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Fast-food folly

When Gov. Andrew Cuomo in May directed the state labor commissioner to convene a panel to determine whether the wages of fast-food workers should be hiked, it was abundantly clear what the result would be. The only unknown was what amount the wage board would recommend.

The answer came last week. The wage panel recommended hiking fast-food workers’ pay to $15 an hour—a more than 70 percent jump from the current minimum wage of $8.75. The increase would be phased in over three years in New York City and six years elsewhere in the state.

New York is not the only place adopting a $15-an-hour minimum wage, but nowhere else is the rate statewide or targeted to a narrow industry segment.

Mr. Cuomo opted for a wage panel because he had failed to persuade lawmakers to include a minimum wage hike in the state budget. Economists these days are divided on the merits of broad hikes in the minimum wage, but few if any advocate big, industry-specific hikes.

There are numerous problems with the latter approach, and unintended consequences are likely. For example, the people Mr. Cuomo wants to help—low-income workers—could face a reduction in fast-food jobs as employers cut back on hiring, shift to labor-saving business models or simply relocate out of state. Further, because low-income families disproportionately patronize fast-food restaurants, they also would pick up more than their share of higher prices caused by the wage hike.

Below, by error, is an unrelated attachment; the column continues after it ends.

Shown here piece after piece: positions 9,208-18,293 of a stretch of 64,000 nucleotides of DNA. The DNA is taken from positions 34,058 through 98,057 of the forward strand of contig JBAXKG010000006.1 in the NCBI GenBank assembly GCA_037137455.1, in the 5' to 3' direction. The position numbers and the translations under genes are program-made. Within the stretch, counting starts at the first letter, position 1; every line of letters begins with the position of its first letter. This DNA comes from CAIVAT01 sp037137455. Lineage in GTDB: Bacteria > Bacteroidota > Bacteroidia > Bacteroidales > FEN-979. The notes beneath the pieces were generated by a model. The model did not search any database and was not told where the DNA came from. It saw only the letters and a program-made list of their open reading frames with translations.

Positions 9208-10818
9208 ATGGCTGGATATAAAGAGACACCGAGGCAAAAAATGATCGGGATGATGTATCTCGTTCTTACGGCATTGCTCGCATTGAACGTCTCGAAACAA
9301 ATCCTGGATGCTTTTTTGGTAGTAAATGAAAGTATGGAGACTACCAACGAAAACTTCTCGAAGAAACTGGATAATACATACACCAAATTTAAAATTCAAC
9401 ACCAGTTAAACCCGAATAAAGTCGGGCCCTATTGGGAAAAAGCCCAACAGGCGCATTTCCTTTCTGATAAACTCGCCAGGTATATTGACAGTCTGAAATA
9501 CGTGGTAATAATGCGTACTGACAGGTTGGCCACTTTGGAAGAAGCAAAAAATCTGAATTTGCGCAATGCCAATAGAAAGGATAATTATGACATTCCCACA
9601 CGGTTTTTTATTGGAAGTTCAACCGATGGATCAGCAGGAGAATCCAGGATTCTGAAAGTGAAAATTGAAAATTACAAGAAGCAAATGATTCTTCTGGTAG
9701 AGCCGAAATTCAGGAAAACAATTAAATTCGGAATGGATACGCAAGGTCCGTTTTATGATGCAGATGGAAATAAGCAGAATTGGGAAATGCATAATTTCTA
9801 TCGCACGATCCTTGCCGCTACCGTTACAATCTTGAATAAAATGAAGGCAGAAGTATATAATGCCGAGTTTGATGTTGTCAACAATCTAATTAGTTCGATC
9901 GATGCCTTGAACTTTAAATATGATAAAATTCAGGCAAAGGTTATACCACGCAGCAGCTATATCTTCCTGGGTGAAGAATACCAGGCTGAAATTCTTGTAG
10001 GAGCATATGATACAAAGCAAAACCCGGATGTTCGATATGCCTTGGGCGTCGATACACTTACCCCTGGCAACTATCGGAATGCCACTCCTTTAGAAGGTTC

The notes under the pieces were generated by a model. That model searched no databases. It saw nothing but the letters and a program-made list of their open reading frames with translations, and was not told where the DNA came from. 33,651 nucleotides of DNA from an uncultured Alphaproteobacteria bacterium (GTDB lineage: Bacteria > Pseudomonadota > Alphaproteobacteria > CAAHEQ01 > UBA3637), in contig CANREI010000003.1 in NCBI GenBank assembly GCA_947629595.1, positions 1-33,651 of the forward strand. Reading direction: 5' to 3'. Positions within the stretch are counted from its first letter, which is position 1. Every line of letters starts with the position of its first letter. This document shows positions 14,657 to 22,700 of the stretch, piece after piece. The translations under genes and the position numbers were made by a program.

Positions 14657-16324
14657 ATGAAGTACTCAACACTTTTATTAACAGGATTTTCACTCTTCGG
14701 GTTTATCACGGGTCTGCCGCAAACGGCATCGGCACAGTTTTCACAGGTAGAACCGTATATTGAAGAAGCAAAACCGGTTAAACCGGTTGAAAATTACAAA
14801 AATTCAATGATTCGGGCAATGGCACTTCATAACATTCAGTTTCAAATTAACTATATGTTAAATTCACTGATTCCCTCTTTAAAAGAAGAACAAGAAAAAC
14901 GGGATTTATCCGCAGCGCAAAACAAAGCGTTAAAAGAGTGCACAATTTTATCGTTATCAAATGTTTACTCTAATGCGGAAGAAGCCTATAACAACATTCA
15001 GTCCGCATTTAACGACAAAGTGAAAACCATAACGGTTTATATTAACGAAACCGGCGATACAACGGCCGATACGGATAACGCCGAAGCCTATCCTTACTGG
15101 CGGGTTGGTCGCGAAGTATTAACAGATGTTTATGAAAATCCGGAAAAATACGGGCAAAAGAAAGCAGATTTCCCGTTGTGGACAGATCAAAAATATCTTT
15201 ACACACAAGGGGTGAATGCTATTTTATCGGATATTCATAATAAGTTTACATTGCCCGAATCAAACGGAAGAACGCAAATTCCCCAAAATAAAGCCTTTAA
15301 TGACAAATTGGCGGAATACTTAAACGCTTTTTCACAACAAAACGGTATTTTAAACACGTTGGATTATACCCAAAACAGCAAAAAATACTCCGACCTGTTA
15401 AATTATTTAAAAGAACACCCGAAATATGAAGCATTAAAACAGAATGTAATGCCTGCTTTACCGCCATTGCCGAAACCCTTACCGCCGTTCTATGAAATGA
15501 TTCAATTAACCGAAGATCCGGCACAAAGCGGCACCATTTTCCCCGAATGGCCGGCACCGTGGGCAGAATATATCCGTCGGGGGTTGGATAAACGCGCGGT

The recommendations also make no distinction between a fast-food business operating in New York City and another in a rural upstate community, where it could be much harder to absorb a near-doubling of labor costs over relatively few years.

And then there’s the issue of fairness: Why impose a major cost increase on only a small slice of New York businesses? Reframing the question, why favor one small group of minimum-wage workers over all others statewide?

Objections can be filed with the wage board until Aug. 15. It might be a long shot, but those who oppose the fast-food pay hike should speak up now.

8/7/15 (c) 2015 Rochester Business Journal. To obtain permission to reprint this article, call 585-546-8303 or email rbj@rbj.net.

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